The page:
With the arrival of mega-container vessels into the shipping market, many questions have been asked about the shipping industry’s readiness to deal with the repercussions of a casualty involving a vessel of this size.
There is a growing drive in both the salvage industry and insurance market to try and find a practical financial solution to the challenges presented by major casualties of the new generation of mega- containerships. The general average principle of cost sharing with the aim of minimising losses as far as possible is a sound one. But it is the mechanics and cost of how to carry out this process when there are far more cargo owner interests that raises many questions. The procedures for general average have largely been unchanged for many years and arguably have not kept up to date with the increasing size of ships and number of parcels. This is very much a live issue, illustrated once again by the recent containership casualty of the MOL COMFORT, which would have presented huge ramifications for the market and a potentially enormous general average claim had the two halves not sunk.
There is a fear that the current practical difficulties of obtaining general average security for all those involved in major general average incidents and the cost and time of doing so render the current system impractical. Alternative insurance products available at the moment are not suitable for the inevitable casualty of one of these mega-containerships, where the general average values may be so high that they would exceed policy limits. One possible solution to this would be to expand the general average absorption clause in the H&M Policy but this would still mean that any general average claim would be recorded under the H&M policy and thereby impact future premiums, which will harden shipowners’ rates requirements. Alternatively, which may be more beneficial to shipowners, a separate general average insurance policy could be taken out which would cover all claims beyond the H&M absorption clause.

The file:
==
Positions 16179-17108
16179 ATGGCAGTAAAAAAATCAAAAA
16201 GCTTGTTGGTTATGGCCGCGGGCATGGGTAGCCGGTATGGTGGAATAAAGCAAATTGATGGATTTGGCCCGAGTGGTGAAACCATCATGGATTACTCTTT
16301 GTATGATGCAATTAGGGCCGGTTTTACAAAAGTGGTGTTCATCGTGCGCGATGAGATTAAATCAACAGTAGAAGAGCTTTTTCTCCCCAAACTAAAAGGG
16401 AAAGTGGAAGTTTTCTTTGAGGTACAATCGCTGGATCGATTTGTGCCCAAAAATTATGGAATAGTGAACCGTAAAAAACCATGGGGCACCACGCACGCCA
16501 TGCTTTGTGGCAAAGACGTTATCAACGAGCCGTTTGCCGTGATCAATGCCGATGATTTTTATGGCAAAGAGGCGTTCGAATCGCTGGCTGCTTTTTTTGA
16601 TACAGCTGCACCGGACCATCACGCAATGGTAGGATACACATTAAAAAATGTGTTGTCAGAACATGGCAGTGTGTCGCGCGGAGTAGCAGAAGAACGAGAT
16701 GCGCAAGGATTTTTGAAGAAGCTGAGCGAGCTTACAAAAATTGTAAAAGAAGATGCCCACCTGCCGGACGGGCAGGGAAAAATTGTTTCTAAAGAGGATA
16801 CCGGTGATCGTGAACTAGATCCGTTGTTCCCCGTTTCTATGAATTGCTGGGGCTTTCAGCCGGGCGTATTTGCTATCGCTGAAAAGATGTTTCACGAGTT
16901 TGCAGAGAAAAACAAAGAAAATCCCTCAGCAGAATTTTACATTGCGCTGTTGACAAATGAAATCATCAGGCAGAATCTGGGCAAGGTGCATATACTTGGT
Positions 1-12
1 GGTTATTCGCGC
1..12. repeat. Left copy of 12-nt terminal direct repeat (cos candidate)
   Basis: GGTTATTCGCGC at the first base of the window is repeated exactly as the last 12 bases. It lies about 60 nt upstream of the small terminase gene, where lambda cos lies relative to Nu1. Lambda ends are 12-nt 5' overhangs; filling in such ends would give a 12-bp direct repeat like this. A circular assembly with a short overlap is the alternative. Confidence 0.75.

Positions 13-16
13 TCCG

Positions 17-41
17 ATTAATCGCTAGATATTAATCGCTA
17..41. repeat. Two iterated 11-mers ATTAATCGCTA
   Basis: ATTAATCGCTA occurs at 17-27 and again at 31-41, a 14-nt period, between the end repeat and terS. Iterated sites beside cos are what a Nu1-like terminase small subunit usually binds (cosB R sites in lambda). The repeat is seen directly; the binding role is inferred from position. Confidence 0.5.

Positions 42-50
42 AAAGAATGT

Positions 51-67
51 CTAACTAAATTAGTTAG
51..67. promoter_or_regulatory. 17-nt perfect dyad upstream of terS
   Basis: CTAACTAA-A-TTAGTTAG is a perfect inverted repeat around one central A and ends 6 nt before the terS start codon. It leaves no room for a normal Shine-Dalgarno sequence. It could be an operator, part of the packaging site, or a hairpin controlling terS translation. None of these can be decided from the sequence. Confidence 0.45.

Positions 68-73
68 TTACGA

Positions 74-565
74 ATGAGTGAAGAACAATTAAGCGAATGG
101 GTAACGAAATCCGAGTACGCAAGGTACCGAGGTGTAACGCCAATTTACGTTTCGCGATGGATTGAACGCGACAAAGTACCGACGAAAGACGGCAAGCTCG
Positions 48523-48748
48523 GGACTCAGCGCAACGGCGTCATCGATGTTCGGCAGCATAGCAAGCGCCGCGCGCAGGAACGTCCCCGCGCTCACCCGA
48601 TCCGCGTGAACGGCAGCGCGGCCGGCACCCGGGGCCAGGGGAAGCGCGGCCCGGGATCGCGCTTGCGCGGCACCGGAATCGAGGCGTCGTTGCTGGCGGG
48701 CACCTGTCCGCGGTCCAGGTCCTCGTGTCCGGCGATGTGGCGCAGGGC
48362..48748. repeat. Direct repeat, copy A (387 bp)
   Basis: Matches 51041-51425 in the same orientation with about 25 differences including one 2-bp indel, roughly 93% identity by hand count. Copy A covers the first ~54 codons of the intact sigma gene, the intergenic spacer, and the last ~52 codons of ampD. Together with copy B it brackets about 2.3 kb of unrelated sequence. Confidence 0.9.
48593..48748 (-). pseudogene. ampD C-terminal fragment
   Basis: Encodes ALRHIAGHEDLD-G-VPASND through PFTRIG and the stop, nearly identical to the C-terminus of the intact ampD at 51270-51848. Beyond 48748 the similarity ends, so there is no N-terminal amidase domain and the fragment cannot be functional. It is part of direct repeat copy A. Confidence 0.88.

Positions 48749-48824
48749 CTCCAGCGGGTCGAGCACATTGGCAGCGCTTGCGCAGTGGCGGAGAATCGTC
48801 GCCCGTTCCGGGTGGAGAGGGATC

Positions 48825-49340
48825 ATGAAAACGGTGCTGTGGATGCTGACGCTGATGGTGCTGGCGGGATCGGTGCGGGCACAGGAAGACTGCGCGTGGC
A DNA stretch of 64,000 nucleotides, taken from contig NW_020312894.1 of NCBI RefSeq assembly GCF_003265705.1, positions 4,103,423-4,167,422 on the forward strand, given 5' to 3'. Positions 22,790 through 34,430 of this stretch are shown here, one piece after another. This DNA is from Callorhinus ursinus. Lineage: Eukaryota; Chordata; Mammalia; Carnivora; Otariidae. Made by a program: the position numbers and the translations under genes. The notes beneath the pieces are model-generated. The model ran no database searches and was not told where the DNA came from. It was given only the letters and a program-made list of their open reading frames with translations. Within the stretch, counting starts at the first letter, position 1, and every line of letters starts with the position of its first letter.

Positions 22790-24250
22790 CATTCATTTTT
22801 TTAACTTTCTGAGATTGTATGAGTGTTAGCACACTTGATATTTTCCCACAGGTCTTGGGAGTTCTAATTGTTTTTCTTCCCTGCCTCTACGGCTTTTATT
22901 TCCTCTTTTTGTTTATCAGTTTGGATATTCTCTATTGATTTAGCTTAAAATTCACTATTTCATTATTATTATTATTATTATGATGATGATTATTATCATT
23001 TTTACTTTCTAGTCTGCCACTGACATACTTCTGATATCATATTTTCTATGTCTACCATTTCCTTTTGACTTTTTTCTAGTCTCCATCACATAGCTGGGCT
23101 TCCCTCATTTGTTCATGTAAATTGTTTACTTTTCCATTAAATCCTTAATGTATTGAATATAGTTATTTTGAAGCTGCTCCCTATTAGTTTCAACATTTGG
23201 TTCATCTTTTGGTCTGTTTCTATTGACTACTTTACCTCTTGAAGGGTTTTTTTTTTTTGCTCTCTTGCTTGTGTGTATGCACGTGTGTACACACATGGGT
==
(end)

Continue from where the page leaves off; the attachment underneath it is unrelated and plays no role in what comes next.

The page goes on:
The Swiss Re led Landmark Consortium is currently looking at an insurance policy to replace the traditional approach to general average for large containerships. This obliges the shipowner to assume cargo interests’ liability for their proportion to general average/salvage guarantees. The Landmark Consortium’s idea is to replace the cargo interests’ contribution to general average by a US$500 million insurance cover, bought by the shipowner. Each container would be covered for a notional value of US$30, 000, the cargo value agreed at the time of sailing rather than when a casualty occurs. With a limit of US$500 million, the total cover on offer would be suitable for vessels carrying up to 16, 666 TEU.
The proposed policy provides for one guarantee for cargo interests with the knock-on effect of a smaller administrative burden to both salvors and average adjusters and should allow the immediate release of undamaged containers at a safe port. The insurance would also provide cover for those consolidated and uninsured containers.
It remains to be seen whether this proposed marine insurance general average solution will be accepted by the market and, if so, what repercussions it will have.
For more information, please contact Kate Buzzard, Associate, on +44 (0)20 7264 8332 or email@example.com, or your usual contact at HFW.